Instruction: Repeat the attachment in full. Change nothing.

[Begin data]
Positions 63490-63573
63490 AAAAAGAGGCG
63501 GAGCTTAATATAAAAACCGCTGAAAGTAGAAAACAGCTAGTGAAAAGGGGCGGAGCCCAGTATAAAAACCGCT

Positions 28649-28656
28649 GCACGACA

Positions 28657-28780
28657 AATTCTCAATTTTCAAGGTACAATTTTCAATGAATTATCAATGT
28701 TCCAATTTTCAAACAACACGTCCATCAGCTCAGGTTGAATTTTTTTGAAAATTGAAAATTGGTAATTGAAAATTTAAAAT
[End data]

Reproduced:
Positions 63490-63573
63490 AAAAAGAGGCG
63501 GAGCTTAATATAAAAACCGCTGAAAGTAGAAAACAGCTAGTGAAAAGGGGCGGAGCCCAGTATAAAAACCGCT

Positions 28649-28656
28649 GCACGACA

Positions 28657-28780
28657 AATTCTCAATTTTCAAGGTACAATTTTCAATGAATTATCAATGT
28701 TCCAATTTTCAAACAACACGTCCATCAGCTCAGGTTGAATTTTTTTGAAAATTGAAAATTGGTAATTGAAAATTTAAAAT